Dangers of Mixing Xanax and Alcohol
Simultaneous use of multiple substances can be dangerous, even when a medication has been prescribed for legitimate medical reasons. Mixing alcohol with prescription depressants like Xanax can be especially risky.
This page will go over the dangers of mixing Xanax with alcohol and how addiction to these substances can be treated.
Xanax, also known by its generic name alprazolam, is a short-acting tranquilizer in the family of benzodiazepines. It is one of the most commonly prescribed, and therefore easily accessible, medications in the US.
This medication is a Schedule IV drug, so it is controlled by the Drug Enforcement Administration (DEA), but it is not as strictly regulated as certain medications, like prescription painkillers. Doctors often prescribe Xanax to treat:
- Chronic stress.
- Withdrawal symptoms from some substances, such as alcohol.
While the drug has various legitimate uses, the calming effects of Xanax can make it very addictive for some individuals.
The majority of adults over the age of 21 in the United States have consumed alcohol at some point in their lives. According to the Centers for Disease Control and Prevention (CDC), 16% of U.S. adults binge drink. Of these adults, 25% do so at least once a week.
In 2019, an estimated 5.6% of U.S. adults suffered from alcohol use disorder (AUD), the clinical term for alcohol addiction.
Dangerous Effects of Xanax and Alcohol Mixed
Alcohol and Xanax are both central nervous system depressants, meaning they both affect the central nervous system and cause the body to relax. Using these two drugs together can increase the amount of alcohol in the individual’s bloodstream, so the effects of drinking are enhanced. Similarly, alcohol can introduce more Xanax into the brain faster, so that drug’s sedative effects are enhanced as well.
Even a couple of drinks can have a strong effect if a person is taking Xanax. Many people do not consider potential interactions between Xanax and alcohol if they are only having a drink or two, but that is often all it takes.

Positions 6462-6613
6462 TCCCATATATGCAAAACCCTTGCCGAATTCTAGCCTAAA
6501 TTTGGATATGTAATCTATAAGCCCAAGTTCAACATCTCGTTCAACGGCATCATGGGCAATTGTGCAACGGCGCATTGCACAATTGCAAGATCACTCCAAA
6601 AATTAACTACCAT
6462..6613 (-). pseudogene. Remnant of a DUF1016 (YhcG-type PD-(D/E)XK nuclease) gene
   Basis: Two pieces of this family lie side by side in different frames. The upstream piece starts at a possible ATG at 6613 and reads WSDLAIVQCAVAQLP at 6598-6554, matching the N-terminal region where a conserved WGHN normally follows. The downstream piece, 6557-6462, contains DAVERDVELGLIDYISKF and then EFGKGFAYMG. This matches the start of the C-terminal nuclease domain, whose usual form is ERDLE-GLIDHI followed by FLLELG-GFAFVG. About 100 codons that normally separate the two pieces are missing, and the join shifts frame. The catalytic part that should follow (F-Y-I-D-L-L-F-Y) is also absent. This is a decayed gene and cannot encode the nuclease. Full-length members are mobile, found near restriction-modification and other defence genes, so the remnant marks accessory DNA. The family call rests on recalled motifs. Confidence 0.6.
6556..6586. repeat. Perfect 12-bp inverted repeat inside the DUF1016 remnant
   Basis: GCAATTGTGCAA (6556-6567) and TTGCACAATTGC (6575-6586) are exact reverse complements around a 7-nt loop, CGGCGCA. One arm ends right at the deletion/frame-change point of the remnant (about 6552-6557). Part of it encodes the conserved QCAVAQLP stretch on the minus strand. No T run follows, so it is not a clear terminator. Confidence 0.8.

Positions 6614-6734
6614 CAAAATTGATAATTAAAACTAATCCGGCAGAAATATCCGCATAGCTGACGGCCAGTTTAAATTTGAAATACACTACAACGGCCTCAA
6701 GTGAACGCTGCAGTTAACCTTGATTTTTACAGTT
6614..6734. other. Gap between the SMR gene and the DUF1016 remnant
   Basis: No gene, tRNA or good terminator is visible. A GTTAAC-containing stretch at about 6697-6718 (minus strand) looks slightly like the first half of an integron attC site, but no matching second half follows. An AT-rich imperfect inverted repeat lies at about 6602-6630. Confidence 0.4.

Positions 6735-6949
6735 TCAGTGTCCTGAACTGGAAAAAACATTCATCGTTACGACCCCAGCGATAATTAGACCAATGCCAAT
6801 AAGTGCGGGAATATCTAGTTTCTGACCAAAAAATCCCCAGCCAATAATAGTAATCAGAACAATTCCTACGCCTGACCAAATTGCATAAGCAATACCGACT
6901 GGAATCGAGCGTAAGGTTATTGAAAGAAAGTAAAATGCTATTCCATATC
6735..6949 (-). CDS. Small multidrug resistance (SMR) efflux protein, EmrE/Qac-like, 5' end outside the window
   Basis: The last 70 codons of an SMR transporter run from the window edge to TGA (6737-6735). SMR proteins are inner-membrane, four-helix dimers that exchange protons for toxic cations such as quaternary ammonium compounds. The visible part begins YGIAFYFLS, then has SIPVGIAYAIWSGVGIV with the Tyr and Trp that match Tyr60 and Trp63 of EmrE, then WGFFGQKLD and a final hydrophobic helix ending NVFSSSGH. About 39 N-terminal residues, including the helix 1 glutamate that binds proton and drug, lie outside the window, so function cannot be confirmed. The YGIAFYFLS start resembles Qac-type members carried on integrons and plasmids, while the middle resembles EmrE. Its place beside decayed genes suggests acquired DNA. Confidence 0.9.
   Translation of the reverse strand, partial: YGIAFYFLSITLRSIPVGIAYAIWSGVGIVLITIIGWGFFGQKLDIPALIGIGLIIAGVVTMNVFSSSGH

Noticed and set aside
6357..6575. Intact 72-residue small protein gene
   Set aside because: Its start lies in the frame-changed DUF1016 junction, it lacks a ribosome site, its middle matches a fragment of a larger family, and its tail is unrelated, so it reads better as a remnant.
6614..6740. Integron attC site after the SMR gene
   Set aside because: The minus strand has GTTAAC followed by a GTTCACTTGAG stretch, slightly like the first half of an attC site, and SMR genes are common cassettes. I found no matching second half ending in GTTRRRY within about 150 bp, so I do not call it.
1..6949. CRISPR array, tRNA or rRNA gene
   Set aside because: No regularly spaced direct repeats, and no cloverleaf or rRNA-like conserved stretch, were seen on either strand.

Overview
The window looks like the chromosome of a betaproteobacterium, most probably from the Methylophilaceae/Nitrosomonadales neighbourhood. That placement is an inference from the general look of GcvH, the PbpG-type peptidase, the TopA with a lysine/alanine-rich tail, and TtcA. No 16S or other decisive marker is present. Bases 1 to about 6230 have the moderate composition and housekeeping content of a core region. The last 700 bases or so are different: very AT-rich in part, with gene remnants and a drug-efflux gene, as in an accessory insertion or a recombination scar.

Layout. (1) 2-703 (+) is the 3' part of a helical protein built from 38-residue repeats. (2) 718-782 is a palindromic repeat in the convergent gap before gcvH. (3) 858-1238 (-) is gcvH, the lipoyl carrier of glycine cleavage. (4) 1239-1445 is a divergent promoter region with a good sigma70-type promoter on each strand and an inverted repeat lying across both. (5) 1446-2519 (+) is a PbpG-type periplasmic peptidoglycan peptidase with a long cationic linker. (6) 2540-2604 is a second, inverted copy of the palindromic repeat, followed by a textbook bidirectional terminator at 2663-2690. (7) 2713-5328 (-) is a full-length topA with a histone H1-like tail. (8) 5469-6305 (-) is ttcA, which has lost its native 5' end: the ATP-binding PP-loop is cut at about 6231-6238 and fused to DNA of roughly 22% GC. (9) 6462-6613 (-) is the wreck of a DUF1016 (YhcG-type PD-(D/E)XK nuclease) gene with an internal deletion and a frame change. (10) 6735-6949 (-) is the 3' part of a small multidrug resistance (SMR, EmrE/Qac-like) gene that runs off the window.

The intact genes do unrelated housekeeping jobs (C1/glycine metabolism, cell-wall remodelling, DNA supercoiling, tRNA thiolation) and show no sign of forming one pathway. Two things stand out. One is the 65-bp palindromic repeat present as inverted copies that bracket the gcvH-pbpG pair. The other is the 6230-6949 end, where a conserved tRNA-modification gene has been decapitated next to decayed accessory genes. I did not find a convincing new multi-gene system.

The combination of Xanax and alcohol is so potent that in some cases, Xanax is used instead of Rohypnol as a “date rape” drug. Xanax and alcohol together have a stronger amnesiac effect than Rohypnol.
Short-Term Effects of Mixing Xanax and Alcohol
Short-term side effects of mixing Xanax and alcohol together include:
- Stumbling and loss of physical coordination.
- Memory loss.
- Nausea or vomiting.
- Loss of inhibitions.
- Loss of sphincter control.
- Slowed or stopped breathing.
- Higher risk of overdose and death.
Alcohol and Xanax enhance each other’s effects, and these effects can be incredibly dangerous. Users can fall and harm themselves, choke on their own vomit if they pass out, or cause serious car accidents or other accidents if they drive, bike, or walk while impaired.
Long-Term Effects of Xanax and Alcohol
If a person continues to use both Xanax and alcohol together, the body and brain can suffer substantial damage. Long-term effects of prolonged use can be devastating. These include:
- Long-term memory loss.
- Dependence on the combination to feel normal.
- Liver damage.
- Kidney damage.
- Chronic insomnia.
- High blood pressure, to the point of causing damage to the blood vessels.
- Mood swings.
- Brain damage.
- Ongoing risk of overdose and death.
Addiction to Xanax and Alcohol
It is common for individuals to use alcohol and Xanax together. In addition to the health effects and risks listed above, this practice can complicate the addiction treatment process.
Not every one that misuses Xanax or binge-drinks alcohol suffers from addiction. However, chronic substance use can lead to addiction.
Just a few symptoms of alcohol addiction or Xanax addiction include:
- Expressing a desire to quit, but being unable to stop drinking or using Xanax.
- Feeling the need to drink more in order to get the same effects.
- Continued drinking despite negative health effects or relationship issues.
- Using Xanax or drinking in situations where it is dangerous to do so (e.g., while driving).
- Missing important obligations to use Xanax, drink, or recover from the effects of these substances.
- Experiencing withdrawal when trying to quit or cease drinking or using Xanax.
Withdrawal from alcohol dependency or benzodiazepine dependency can be dangerous. In many cases, medical detox may be required during the acute withdrawal phase.
Alcohol Withdrawal Symptoms
Alcohol withdrawal symptoms may include:
Side Effects of Xanax Withdrawal
When individuals chronically use Xanax, they can suffer withdrawal symptoms if they miss a dose. These symptoms include:
- Mild dysphoria
- Abdominal pain
- Nausea or vomiting
- Muscle cramps
Chronic use of or addiction to Xanax can mimic symptoms of the disorders the medication was designed to alleviate, including:
- Weight loss
- Tremors or seizures
- Panic attacks
Xanax & Alcohol Addiction Treatment
It is important for individuals abusing alcohol and Xanax, or other benzodiazepines, to get help. These two drugs can be dangerous when misused alone, and even more so when used in combination. Get help today by calling and learning more about our alcohol rehab in Tampa. Our rehab admissions navigators can help answer all of your questions, including those about using insurance to pay for rehab and other ways to pay for rehab.
Do not wait any longer. Get started on your recovery right now by filling out our to have your insurance verified within a matter of minutes.